Tito Perdue is a self-described “problematic author” and “cultural reactionary.” His novels are bitter and amusing accounts of a Western civilization that seems hell-bent on suicide. But that culture is haunted by Perdue’s literary alter ego, Lee Pefley, a man who acts as both a Jeremiah and cultural guerilla fighter.
Pefley’s sorties apparently arise out of pure outrage, with no greater aim than to verbally or physically pummel his targets. But there’s more to Pefley’s often violent outbursts than expressions of rage. I think Derek Turner of the Quarterly Review was on to something when, commenting on Tito Perdue’s works, he observed that “the most misanthropic, the most ‘irrelevant’ and ‘out of touch’ may secretly be the greatest idealists of all.” In his many battles, Lee Pefley confronts the remnants of Western civilization with blunt reminders of what it used to be. His goal is both outrageous and reactionary: to rekindle a dying flame.
In Reuben, Lee Pefley is facing eternity after a lifetime of living by his own stern code of honoring the best of Western civilization and refusing to buckle under to the barbarians that seek its demise. But Lee has one last trick up his sleeve. He takes in a diamond in the rough named Reuben and whips the young man into shape physically and mentally. Armed with Pefley’s greatest weapons, his numerous hates and lengthy reading list, young Reuben goes out to “conquer the world” – or at least “the occidental share of it.”
After run-ins with the police, Reuben manages to find a job and secure a formal education. He gains admission to the California Institute of Technology, which turns out to be “good for his career and bad for everything else.”
That line was written by someone familiar with the scam of higher education in contemporary America.
It’s a depraved world Reuben takes on. While residing in California, the simple act of reading the daily news, with reports of “how a homosexual was offended in South Dakota,” and that marriage has been expanded to include unions of more than two people, makes him vomit.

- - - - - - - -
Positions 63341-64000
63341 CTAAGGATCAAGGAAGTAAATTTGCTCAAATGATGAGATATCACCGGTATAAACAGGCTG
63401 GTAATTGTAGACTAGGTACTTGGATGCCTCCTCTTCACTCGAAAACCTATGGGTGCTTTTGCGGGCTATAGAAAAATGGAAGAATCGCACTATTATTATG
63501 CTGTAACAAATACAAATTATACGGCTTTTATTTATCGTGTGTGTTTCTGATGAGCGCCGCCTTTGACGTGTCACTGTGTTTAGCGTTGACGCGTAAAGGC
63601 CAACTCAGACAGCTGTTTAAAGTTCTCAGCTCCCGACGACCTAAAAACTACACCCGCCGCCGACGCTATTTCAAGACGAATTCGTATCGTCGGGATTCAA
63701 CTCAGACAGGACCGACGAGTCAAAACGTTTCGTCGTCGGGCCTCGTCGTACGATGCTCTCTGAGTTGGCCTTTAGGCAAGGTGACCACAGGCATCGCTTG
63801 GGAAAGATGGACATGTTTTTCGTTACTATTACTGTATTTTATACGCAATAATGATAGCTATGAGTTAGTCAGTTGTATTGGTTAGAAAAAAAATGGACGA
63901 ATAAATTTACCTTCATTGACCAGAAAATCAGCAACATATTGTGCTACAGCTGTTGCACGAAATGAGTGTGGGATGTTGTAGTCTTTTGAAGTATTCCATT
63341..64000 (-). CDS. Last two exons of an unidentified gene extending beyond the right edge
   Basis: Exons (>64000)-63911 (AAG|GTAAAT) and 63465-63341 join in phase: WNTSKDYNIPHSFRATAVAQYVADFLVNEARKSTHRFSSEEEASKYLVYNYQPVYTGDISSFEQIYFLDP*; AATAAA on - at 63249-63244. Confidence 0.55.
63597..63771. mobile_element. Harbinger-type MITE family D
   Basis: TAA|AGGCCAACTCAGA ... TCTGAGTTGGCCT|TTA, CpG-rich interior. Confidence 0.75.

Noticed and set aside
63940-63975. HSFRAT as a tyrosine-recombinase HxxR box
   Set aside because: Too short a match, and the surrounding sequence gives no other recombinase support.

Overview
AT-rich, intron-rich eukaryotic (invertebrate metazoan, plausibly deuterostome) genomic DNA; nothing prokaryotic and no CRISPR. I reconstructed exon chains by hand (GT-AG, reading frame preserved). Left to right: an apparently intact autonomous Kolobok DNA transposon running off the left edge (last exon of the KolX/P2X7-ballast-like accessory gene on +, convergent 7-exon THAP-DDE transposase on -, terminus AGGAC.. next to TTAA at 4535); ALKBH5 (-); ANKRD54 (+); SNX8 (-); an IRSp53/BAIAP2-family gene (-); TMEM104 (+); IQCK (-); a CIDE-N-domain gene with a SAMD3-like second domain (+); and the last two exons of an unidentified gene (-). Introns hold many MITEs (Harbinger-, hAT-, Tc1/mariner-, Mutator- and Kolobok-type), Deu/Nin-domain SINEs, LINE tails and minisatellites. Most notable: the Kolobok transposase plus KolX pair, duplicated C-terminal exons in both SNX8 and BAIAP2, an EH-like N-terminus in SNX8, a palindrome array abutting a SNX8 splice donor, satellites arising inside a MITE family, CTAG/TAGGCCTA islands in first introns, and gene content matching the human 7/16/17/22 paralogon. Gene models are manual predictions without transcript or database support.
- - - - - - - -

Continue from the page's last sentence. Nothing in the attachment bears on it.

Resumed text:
Here’s how the author describes the sunken state of life in the America of the near future:
A golden age of cretinism, followed closely by hydrocephaly, congenital schizophrenia, and other concomitants of final decadence. It was as if viruses and bacteria had found the specific weaknesses of a people given over heart and soul to equality, the most fatal of social memes. Or rather, it was the worst people who now were deemed the best, as testified by newspapers and television.
But Reuben has been prepared by a master fighter to strike back at this mad world. As Hunter S. Thompson would say, “When the going gets weird, the weird turn pro.” And that’s exactly what Reuben does, turning the system’s own irrationality against it. When he encounters irresponsible and degenerate individuals, Reuben uses his massive physical strength to dole out punishment in the form of cartoonish violence. Such behavior earns Reuben various epithets: scoundrel, varlet, vagrant, knave, miscreant.
In between thrashings, Reuben helps organize and lead a circle of fellow reactionaries, and primes the pump of counterrevolution through a series of bizarre investments, including a “highly leveraged program of short-selling the country’s art market index fund.” Reuben manages to slowly gain access to the machinery of power. One of his reforms is to eliminate the country’s excessive supply of schools. This has a benign and surprisingly quick payoff: “Now, almost at once, the country became more cheerful, the result of young people’s rescue from the sneers and curdled sophistication that came from imagining they had acquired an education.”
Reuben, with his clear vision of what he wants, his boundless energy, and ability to raise billions by manipulating individuals and institutions too corrupt and enfeebled to know better, successfully kicks off an “invisible revolution.” To restore Western civilization, he has Wagnerian opera houses built, brings back classical music, and places limits on the amount of television that can be broadcast. In the end, Reuben manages to wean people of their addiction to indulgence and boredom and prod them back onto their front porches and yards.
By the end of his life, Reuben has pretty much realized Lee Pefley’s quest. He gives Western civilization a fighting chance by punishing or exiling those who sought to wreck it, and reforming the economy and culture to support a livable, more humane, more noble country.
Tito Perdue has a wicked sense of humor and a stinging style of writing that had me thinking and chuckling as I read it. It’s better than Confederacy of Dunces, with a much more manly and unpredictable protagonist.